Tuesday, February 20, 2018

For The Byrdes

I got around the watching the Netflix series Ozark. It's a crime drama about Chicago financial planner Marty Byrde (Jason Bateman) who has to move his wife and two kids to the Ozarks when the Mexican cartel he's laundering money for starts putting on the heat. The show also features Laura Linney as Marty's wife, Esai Morales as the representative of the cartel, and Peter Mullan as a community leader in the Ozarks.

The show was gripping enough that I watched all ten hours.  Yet it was full of flaws, and didn't make much sense.

First, there's simply too much going against Byrde. I know conflict is what drives drama, but they went overboard in Ozark.  The cartel is relentless, killing everyone Byrde works with and a number of others, and constantly threatening Byrde's family.  Then once Marty gets to the Ozarks, he meets up with the Langmore clan, a white trash (is that phrase still acceptable?) criminal family who tries to steal from him and kill him, not to mention the Snell family, a classier clan, but just as lethal and angry at Byrde.  He also has to deal with local law enforcement, that opposes him, as well as the FBI, which follows him down to Missouri.  And even the regular citizens Marty deals with push back.

Yes, you need tension in a story, but all this opposition tires you out. Just for starters, I would have gotten rid of the Snells. (The laundering itself, by the way, looks pretty easy.  The show doesn't spend too much time on it, but it looks like anyone can do it. If Marty were just left alone, there'd be no problem.)

Worse are the loose lips on Marty and his wife.  If you travel to the Ozarks to take part in a massive criminal conspiracy, it would be in your interest to keep a lid on it. Even one person finding out would be too many.  But before too long, everyone knows what's going on, and one of Marty's strategies seems to be to tell people what's actually happening.  And his wife even tells their kids.  I admit this is a different dramatic strategy, but as far as a criminal strategy, it's idiotic.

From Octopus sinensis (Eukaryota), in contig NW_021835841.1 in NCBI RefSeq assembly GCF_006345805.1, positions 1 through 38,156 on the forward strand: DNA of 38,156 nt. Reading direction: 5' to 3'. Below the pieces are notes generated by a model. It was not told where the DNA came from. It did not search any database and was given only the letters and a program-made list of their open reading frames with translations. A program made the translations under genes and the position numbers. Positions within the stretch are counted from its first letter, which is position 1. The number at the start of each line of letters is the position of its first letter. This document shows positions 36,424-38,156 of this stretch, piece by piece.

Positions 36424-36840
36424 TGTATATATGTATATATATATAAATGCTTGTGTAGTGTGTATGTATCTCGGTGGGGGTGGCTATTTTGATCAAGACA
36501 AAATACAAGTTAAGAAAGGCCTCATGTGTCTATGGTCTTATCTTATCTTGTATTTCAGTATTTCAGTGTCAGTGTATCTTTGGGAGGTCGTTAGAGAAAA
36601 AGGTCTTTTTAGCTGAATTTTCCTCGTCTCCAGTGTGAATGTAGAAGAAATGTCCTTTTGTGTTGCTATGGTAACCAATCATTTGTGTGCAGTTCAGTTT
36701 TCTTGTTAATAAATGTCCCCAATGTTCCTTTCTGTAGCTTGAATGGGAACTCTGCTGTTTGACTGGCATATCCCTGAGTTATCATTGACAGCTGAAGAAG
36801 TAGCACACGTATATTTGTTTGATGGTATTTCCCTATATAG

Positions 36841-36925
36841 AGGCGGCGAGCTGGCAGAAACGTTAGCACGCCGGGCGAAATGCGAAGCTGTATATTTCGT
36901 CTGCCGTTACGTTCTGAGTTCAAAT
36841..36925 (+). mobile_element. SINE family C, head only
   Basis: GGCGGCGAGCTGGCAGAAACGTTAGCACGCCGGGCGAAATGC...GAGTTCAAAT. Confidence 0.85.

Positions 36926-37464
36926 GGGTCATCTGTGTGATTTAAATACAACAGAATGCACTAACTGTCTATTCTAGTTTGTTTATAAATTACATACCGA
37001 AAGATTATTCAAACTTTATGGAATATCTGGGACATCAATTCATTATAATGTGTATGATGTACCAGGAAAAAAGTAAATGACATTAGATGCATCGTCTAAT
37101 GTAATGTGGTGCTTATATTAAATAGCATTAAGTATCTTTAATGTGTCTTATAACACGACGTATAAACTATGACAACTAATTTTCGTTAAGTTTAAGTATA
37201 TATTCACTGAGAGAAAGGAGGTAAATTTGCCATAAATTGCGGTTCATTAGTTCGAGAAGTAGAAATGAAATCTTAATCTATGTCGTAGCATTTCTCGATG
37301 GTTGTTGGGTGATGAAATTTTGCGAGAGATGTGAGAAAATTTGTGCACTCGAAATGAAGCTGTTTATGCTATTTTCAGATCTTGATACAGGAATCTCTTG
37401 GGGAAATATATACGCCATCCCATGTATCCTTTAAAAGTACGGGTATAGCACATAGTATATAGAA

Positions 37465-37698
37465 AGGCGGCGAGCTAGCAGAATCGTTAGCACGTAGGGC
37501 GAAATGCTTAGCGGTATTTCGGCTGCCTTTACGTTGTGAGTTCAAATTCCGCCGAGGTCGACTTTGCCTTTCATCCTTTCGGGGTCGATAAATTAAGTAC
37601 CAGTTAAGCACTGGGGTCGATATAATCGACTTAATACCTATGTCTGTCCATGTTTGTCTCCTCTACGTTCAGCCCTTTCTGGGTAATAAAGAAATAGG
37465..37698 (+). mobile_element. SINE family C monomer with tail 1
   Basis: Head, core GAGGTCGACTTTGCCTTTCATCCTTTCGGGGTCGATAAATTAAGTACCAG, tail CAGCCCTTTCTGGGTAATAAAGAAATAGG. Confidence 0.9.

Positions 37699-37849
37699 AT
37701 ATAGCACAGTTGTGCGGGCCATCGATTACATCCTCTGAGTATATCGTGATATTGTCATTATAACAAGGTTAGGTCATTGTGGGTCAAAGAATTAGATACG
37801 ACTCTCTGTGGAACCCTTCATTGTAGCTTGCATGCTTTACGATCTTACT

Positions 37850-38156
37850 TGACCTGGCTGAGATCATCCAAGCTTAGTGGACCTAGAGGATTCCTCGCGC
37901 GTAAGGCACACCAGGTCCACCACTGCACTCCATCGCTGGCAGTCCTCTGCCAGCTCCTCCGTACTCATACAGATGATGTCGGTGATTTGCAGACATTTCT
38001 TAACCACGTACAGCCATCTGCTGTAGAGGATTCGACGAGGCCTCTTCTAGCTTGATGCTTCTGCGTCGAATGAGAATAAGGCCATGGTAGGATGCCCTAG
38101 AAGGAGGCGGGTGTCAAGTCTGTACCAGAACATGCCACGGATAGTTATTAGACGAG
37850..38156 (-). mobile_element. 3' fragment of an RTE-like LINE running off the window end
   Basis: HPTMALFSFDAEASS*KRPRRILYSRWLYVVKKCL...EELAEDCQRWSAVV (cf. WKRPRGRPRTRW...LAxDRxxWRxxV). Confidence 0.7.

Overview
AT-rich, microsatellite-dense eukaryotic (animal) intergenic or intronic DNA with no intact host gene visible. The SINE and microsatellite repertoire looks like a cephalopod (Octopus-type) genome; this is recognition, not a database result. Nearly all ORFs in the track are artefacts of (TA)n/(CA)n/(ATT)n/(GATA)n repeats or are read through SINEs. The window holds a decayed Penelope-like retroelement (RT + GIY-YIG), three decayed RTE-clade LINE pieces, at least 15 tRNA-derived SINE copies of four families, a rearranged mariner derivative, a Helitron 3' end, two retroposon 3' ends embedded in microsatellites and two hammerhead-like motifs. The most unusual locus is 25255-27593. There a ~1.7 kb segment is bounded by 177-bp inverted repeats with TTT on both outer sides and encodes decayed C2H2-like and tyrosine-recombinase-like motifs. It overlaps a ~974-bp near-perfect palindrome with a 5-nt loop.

There are many characters in the show, and they're all too quirky. Once again, a little quirkiness is a good thing, but if you overdo it, it seems artificial. Take the lead FBI agent, who's the silliest one of all.  He seems to be on a personal quest to get Marty, and certainly is given a lot of leeway by his bosses--he almost seems like a rogue agent.  He rents a motel room in Missouri and seduces a guy in the Langmore clan so, after they start sexual relations, he can get him on tape admitting to breaking the law and turn him to get to Marty.  This whole subplot, and it's a major one, is just weird.

Then there are the relationships in the Byrde family.  They keep changing.  Do they hate each other or love each other?  This seems to change as demanded by the scene.

In addition, you never really get a sense of place.  Sometimes the Ozarks look like a backwoods sort of area. Other times like a middle-class commercial area.  Other times like a resort town.  And so on.  I realize the area is not just one thing, but I never quite knew where I was.

As Marty, Jason Bateman does a solid job.  Laura Linney does the best she can in a tough role.  Harris Yulin is fine as the dying old man who rents out his house to the Byrdes. Best of all is Julia Garner as Ruth, the smart young woman who runs the Langmore clan, dominating not just her siblings but even her uncles (while her dad is in prison).  Her arc, as she changes due to her contact with Marty, is perhaps the best thing in the show.

I recommend the show, for all its problems. Just don't expect another Breaking Bad, which seems like Ozark's model.  There's sort of a resolution at the end, and enough characters kept alive for another season.  There may be another season coming, and let me suggest they simplify--less quirk (less characters, in fact), and make it important no one know that Marty Byrde is a criminal.


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